Taking Chance

I consider myself a Patriot (yes, capital P). I don’t usually cry at movies. I didn’t even cry during Beaches or Terms of Endearment. Now I know that probably comes off a little hard core, but before you judge me, I want you to know that I always cry during the Star Spangled Banner or when the American Flag in front of a marching band goes by. TakingChance-PosterArt_CR

Taking Chance is a truly amazing movie. It doesn’t scream at you, it quietly gets under your skin. The films power comes from a simple word – Reverence. Yeah, I guess that one would have to be capitalized as well. Taking Chance tells a true story, adapting Marine Colonel Mike Strobl’s personal journal of his assignment escorting the remains of Lance Corporal Chance Phelps, killed in Iraq in 2004, to Phelps’ family in Dubois, Wyoming. Mike, who served in Desert Storm is now sitting behind a desk stateside and feels guilty for not requesting combat duty in Iraq. Living comfortably at home with his wife and children had been the choice. He often wakes in middle of the night and checks the KIA list. One night while Mike is perusing the list he sees a name listed from his home town. He volunteers to be Phelps’ escort home. It changes his life.

Director and Screenwriter, Ross Katz has done a brilliant job telling the story of one man’s coming home in death and another’s coming to life. It’s a delicate balancing act, keeping focus on both the mourning of Phelps and Mike’s personal journey, neither overshadowing the other.

Kevin Bacon, who plays Col. Strobl, is incredible. He does so much with just his facial expressions. Lean and chiseled, Bacon is the consummate Marine. Slow, deliberate and did I mention Reverent with his actions, Mike’s devotion lends the story great intensity, and his struggles lend it great honesty. This is probably Bacon’s best.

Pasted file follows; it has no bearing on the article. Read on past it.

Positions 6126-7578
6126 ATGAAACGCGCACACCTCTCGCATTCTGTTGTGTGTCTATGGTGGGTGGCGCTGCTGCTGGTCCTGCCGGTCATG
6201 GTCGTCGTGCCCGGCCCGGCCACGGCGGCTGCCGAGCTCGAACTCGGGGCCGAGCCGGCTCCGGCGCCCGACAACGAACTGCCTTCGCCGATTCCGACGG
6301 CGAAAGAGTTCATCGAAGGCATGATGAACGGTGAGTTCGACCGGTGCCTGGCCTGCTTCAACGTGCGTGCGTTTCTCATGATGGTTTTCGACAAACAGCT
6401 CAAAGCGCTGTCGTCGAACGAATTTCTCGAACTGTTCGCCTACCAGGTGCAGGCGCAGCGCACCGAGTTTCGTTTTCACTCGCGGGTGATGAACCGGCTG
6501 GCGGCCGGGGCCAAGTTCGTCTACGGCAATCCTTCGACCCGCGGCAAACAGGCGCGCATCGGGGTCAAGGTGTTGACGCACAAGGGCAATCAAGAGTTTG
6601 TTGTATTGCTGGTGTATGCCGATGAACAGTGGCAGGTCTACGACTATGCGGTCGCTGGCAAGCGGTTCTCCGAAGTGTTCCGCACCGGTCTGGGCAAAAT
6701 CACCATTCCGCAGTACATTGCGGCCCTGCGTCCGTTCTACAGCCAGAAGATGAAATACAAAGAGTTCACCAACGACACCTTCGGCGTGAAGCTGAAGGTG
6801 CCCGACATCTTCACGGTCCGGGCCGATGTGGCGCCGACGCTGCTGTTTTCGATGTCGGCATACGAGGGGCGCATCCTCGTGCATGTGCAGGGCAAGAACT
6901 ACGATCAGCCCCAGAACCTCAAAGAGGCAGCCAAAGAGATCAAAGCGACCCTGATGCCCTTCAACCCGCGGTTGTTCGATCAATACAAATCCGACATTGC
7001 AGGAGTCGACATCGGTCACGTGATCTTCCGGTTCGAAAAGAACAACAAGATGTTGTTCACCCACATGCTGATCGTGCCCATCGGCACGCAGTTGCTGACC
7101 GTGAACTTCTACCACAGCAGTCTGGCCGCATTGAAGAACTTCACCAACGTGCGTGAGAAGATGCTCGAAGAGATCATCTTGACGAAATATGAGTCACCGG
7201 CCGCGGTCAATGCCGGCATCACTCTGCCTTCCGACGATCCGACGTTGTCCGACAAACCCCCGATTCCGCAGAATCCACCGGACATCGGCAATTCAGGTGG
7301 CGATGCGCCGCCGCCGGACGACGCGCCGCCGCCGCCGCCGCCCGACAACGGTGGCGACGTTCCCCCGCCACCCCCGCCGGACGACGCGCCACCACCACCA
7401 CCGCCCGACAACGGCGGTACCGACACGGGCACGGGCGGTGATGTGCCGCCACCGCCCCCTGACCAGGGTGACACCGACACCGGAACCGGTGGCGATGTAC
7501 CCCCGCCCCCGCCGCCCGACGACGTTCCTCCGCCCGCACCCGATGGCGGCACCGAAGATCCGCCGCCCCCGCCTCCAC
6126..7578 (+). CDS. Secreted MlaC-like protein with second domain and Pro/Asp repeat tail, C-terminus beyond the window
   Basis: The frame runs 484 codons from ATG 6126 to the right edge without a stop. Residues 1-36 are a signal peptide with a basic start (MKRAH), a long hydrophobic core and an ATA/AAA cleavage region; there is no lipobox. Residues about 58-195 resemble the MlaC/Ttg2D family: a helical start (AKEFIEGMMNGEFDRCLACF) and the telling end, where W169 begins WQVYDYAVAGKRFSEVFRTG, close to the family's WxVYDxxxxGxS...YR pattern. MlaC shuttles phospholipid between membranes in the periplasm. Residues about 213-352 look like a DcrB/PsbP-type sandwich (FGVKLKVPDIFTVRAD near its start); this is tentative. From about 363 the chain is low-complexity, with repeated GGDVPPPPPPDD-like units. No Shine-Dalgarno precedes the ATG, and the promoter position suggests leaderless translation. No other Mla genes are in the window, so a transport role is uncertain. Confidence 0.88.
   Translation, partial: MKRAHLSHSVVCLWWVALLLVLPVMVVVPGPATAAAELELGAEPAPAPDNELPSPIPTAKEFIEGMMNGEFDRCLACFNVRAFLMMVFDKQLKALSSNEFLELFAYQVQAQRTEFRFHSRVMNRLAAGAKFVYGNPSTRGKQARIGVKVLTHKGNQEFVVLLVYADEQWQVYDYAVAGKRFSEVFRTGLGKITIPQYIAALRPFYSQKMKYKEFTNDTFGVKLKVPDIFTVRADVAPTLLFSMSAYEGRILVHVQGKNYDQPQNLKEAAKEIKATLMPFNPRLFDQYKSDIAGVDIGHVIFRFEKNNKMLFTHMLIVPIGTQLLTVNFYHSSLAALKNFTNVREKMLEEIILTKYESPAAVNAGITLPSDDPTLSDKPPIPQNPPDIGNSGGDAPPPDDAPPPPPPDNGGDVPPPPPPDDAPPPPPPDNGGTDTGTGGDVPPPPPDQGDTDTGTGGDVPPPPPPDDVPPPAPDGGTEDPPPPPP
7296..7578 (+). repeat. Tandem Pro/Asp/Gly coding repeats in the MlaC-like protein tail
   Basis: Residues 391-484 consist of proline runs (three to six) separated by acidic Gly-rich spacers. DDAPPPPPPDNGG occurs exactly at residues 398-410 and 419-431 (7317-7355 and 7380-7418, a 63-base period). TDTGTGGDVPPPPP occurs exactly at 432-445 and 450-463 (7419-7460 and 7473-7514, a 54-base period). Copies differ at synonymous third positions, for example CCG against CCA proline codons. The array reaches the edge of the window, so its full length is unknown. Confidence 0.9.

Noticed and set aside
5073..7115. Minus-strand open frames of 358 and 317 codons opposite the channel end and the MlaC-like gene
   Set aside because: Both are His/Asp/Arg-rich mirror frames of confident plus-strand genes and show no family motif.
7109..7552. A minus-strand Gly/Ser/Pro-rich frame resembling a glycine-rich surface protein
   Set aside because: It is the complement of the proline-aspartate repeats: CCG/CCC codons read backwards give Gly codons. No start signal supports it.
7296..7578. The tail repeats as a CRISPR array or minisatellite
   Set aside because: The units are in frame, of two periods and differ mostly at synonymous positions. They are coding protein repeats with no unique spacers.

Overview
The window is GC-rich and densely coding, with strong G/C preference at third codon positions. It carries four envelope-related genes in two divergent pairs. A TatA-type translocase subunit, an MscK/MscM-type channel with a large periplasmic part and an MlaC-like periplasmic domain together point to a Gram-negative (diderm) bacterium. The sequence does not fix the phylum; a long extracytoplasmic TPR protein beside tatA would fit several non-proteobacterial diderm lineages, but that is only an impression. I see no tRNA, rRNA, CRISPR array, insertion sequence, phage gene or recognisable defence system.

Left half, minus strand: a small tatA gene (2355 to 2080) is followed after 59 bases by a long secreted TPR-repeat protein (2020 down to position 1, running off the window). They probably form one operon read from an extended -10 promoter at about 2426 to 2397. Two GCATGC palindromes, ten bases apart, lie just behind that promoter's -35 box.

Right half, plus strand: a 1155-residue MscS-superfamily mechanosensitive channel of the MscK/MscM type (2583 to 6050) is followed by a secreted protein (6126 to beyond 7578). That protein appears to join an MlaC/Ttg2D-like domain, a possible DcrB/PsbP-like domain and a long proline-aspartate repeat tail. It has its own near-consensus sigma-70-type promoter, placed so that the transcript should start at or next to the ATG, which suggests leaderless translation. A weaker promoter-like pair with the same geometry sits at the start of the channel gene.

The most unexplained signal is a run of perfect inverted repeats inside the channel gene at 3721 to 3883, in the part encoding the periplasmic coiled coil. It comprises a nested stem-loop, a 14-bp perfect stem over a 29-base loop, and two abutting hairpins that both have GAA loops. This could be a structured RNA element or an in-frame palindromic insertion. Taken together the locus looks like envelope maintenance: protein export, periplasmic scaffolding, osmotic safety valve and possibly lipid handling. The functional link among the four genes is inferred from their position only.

The film also shows how we honor our fallen heroes, a chore revealed in great detail. It is all very informative. From the time Lance Corporal Chance Phelps leaves the battlefield, packed in ice, to his arrival at Dover in the States, it’s an amazing journey. His body is cared for. His belongings are cared for. A new uniform was created especially for him even though it was a closed casket. No detail was left undone. We also see the custom of how the escort salutes the casket every time it is moved from one mode of transportation to another, all working to guarantee that what may look like a giant cardboard box being shipped cross country is truly a “pearl of great price.”

Don’t misunderstand; Taking Chance is no mere documentary about how military remains are transported. It is a story about grieving. It is a story about honor. It is a story of Americans at our finest. No political agenda—no “support our troops” platitudes—just Reverence with a Capital “R” from Dover to Dubois.

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